The Internet was supposed to revolutionize democracy. It was supposed to take the power from wealthy elites, give ordinary people a voice in the political process and make the system more responsive.
“I think a lot of us, 10 years ago, were overly optimistic that, by itself, the Internet was going to ‘democratize democracy.’ And in the early days, it felt like something different was happening, because so many more people were getting into the political process because it was so much easier," explains Micah Sifry, author of The Big Disconnect: Why The Internet Hasn’t Transformed Politics (Yet).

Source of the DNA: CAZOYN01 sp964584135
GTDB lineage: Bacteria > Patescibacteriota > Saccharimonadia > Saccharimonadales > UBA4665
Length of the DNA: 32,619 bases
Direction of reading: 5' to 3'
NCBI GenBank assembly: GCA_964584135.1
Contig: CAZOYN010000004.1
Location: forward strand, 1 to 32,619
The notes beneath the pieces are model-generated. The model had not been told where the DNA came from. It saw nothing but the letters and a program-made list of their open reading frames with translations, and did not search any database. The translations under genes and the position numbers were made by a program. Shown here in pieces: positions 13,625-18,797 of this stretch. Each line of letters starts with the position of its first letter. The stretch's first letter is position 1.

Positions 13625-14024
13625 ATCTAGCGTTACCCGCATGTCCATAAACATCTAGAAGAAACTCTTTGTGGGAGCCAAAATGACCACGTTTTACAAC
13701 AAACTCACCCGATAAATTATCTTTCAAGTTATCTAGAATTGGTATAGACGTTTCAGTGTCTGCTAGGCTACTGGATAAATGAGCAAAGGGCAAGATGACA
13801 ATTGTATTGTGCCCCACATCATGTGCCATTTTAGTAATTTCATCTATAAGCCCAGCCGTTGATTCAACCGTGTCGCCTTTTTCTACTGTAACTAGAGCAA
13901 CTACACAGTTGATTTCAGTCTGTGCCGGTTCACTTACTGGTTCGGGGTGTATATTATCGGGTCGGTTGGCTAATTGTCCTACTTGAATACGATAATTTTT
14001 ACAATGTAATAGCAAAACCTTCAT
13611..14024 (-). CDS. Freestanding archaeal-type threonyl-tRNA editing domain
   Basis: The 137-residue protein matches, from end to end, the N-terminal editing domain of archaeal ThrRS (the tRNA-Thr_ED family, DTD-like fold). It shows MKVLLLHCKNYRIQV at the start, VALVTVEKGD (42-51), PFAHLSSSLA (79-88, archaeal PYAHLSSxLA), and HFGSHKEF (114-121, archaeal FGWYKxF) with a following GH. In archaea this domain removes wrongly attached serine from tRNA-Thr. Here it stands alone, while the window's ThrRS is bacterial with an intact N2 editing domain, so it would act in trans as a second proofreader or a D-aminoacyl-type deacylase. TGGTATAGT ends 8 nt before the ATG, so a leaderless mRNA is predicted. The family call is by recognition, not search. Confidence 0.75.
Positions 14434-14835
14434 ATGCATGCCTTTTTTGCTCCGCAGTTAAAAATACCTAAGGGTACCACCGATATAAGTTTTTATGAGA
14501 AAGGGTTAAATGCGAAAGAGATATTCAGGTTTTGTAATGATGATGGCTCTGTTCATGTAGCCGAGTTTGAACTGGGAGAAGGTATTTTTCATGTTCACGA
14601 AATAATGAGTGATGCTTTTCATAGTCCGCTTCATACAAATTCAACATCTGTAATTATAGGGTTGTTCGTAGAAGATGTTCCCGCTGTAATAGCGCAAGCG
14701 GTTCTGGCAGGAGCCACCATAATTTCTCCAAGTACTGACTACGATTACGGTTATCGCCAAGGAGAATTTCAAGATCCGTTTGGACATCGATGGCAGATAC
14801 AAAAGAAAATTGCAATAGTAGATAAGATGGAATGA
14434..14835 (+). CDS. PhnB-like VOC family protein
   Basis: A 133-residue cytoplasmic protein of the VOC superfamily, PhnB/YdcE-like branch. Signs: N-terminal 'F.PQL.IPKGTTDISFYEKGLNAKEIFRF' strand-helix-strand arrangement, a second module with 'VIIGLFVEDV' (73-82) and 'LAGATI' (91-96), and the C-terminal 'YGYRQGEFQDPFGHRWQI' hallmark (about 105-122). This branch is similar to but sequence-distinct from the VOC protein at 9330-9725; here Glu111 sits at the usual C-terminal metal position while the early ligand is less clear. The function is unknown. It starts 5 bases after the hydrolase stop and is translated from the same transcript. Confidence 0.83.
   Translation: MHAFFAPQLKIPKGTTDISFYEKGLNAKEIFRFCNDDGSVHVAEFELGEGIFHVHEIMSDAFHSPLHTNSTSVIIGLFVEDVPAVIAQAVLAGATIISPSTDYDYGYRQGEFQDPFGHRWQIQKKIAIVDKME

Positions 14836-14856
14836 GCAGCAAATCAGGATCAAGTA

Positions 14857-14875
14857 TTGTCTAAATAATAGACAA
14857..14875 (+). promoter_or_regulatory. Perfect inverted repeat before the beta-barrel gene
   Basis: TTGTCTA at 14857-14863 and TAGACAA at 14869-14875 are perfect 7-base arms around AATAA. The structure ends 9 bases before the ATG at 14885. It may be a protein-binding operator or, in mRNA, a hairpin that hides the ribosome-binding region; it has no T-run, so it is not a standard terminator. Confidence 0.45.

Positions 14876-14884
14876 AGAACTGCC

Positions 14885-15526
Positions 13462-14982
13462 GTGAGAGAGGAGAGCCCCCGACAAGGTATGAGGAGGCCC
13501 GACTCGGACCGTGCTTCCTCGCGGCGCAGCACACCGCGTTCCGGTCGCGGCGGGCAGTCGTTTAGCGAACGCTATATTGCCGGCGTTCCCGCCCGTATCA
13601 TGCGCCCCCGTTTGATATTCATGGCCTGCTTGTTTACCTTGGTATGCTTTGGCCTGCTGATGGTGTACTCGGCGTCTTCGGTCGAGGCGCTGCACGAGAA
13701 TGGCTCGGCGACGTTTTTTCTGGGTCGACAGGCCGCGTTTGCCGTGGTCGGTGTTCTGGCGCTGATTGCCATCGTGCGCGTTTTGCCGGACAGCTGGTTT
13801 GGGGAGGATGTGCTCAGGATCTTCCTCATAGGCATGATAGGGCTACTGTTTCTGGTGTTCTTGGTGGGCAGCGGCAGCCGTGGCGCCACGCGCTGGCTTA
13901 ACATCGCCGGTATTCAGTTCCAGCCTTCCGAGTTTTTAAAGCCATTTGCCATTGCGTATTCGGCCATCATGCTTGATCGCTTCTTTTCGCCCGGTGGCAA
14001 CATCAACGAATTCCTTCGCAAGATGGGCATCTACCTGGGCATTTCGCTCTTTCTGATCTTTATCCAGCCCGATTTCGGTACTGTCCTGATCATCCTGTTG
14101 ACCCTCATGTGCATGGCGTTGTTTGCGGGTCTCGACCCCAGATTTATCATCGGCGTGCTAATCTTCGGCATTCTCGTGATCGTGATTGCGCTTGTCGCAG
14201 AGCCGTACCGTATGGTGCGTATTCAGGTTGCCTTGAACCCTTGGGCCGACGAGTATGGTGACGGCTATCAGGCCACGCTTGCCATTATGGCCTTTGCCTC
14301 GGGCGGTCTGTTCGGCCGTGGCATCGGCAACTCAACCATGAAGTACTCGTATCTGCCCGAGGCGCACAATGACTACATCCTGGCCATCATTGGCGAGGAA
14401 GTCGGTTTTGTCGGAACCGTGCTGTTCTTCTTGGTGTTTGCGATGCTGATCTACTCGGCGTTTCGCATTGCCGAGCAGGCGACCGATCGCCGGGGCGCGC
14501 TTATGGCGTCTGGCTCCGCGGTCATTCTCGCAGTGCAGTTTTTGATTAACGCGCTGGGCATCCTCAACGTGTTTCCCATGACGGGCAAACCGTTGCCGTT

The promise of those early days hasn’t exactly been realized. The Internet does have a role in politics — just look at the amount of money politicians are able to raise online — but it hasn’t been as transformative as Sifry hoped.
“What we see now [is that] the people who already had a lot of power, [they’ve figured] out how to adapt to the Internet to make it work for them and keep the balance